Thursday 14 February 2019

Old and New

Remainer? Brexiter? Here's a fun if rather silly way of beguiling the time.

Henry James? Remainer.
Dickens? George Eliot? Remainers.
Thackeray? Brexiter.
Trollope? Not sure about him.

Sir Walter Scott? The knee-jerk response would be to say: High Tory, therefore Brexiter. But many such are Remainers. Scott exalted - indeed, exulted in - the notion of a United Kingdom. He championed the Glorious Revolution and the Hanoverian settlement. He cherished above all else the status quo that had been achieved, and was at pains to show how it might be, and had been, threatened.

I confess my knowledge of Scottish history is sketchy. Before reading Old Mortality (1816) I had no idea the English Civil War in effect continued in Scotland into the 1670s and 80s. I didn't know about the Covenanters and the Killing Time. It was all new to me, and I was glad to be taught.

Scott is brilliant at depicting periods of conflict and divided loyalties. Henry Morton, the son of a Civil War parliamentarian, gets sucked into the war between extremist puritans and Charles II's forces. Events move rapidly. There are battles, marches, a siege, night scenes, and a torture incident that really ought to carry a warning. There are also several love subplots involving high and low characters. All human life is there.

The war scenes are often harrowing, but the novel ends peacefully some years later. We see the story from new and surprising perspectives - perspectives well earned through the course of a tense and chaotic story. There are reunions that are genuinely affecting. There's a beautiful final line, a satisfying resolution as the curtain falls. We see time and change at work, and we see the triumph of Scott's conservative imagination:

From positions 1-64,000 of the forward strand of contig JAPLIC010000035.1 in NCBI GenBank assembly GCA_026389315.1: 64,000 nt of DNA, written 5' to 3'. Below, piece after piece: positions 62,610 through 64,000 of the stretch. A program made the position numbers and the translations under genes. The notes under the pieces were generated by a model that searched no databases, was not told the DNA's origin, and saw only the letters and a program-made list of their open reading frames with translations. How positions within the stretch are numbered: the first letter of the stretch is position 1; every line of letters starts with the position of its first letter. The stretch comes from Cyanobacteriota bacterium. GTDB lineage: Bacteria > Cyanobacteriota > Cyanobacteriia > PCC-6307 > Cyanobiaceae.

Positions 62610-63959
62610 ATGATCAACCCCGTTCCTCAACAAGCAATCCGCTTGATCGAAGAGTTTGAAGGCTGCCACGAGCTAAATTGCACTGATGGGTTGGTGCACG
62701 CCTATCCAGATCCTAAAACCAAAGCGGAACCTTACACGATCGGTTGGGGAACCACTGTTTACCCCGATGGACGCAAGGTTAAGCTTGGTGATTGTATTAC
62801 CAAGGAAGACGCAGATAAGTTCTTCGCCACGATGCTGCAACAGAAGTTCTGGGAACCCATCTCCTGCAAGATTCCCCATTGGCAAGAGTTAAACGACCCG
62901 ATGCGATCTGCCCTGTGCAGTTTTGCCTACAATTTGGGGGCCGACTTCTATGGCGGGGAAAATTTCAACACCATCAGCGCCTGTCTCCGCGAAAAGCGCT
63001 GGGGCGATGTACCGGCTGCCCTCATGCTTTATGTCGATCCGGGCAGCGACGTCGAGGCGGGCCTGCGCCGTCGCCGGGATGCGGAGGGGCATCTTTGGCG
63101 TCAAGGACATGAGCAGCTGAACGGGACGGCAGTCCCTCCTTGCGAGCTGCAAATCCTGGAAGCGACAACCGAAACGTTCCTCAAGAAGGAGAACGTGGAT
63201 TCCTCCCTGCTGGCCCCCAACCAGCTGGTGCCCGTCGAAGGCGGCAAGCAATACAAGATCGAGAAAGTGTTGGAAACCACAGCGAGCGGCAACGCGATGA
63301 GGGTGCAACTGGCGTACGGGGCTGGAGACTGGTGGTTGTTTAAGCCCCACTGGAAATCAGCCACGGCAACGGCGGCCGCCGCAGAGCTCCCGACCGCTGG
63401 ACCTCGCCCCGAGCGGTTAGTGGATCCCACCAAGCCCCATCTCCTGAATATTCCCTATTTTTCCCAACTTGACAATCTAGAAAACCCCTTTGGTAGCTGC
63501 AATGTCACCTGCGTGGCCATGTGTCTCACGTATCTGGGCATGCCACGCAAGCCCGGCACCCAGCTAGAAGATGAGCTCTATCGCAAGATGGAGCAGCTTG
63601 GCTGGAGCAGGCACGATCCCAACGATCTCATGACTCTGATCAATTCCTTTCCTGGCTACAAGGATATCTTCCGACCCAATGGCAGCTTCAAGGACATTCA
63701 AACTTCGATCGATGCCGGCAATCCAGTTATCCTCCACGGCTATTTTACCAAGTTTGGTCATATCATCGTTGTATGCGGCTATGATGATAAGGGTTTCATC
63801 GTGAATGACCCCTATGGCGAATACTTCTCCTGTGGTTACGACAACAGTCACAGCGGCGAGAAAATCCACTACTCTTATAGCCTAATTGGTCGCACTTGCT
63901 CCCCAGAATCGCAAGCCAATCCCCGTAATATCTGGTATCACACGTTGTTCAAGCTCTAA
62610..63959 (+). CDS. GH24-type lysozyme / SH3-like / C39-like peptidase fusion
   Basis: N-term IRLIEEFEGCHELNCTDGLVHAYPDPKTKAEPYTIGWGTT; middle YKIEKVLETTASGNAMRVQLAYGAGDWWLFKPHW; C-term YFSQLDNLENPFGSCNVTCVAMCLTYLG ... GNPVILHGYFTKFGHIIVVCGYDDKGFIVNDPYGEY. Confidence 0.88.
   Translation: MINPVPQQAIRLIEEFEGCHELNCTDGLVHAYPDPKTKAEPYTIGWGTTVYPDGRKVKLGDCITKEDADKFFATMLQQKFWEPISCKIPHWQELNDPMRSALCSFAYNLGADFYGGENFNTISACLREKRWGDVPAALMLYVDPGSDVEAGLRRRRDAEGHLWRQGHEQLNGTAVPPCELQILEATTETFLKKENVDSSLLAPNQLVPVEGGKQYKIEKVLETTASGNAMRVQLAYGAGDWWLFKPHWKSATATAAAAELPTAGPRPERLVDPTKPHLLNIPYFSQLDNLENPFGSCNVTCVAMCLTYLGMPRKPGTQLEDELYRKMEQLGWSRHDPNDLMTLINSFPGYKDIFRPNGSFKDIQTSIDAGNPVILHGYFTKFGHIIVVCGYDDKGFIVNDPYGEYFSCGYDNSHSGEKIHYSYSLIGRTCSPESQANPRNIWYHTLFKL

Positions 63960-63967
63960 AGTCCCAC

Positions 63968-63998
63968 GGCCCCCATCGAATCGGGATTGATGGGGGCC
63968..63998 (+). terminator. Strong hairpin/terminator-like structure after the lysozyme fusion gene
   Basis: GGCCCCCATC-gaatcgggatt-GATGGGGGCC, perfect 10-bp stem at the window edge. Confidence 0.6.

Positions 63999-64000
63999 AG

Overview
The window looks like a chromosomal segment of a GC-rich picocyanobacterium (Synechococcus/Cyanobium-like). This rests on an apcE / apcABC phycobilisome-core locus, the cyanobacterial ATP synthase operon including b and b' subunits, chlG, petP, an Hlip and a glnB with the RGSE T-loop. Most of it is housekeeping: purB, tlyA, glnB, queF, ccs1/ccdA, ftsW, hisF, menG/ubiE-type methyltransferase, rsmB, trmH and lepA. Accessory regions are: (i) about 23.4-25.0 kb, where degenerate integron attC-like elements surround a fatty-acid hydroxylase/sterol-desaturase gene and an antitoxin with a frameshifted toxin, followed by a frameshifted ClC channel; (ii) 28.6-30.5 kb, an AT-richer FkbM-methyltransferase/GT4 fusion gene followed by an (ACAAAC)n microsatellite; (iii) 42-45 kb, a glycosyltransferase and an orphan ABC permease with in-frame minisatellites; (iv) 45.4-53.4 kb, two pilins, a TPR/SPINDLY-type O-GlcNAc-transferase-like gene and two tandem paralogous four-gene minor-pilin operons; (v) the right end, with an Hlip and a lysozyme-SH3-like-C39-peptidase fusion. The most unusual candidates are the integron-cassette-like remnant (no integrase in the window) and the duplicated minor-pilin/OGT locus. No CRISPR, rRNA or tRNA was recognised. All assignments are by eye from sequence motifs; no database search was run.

Let the tide of the world wax or wane as it will, Morton thought as he looked around him, enough will be found to fill the places which chance renders vacant; and in the usual occupations and amusements of life, human beings will succeed each other as leaves upon the same tree, with the same individual difference and the same general resemblance.
Men, we learn, 'had begun to recover their ordinary temper, and to give the usual attention to their own private affairs in lieu of discussing those of the public'.

One lives in hope, in our own present times, of such an outcome.

For not altogether illuminating thoughts on Brexit and Brookner, see here.


  1. Scott's best book, says I, for what that's worth. Nice summary of its strengths.

  2. I'm very much enjoying Scott, having avoided him for many years. Dire lectures on Waverley and The Heart of Midlothian are associated in my mind with my earliest, most terrifying days at uni.


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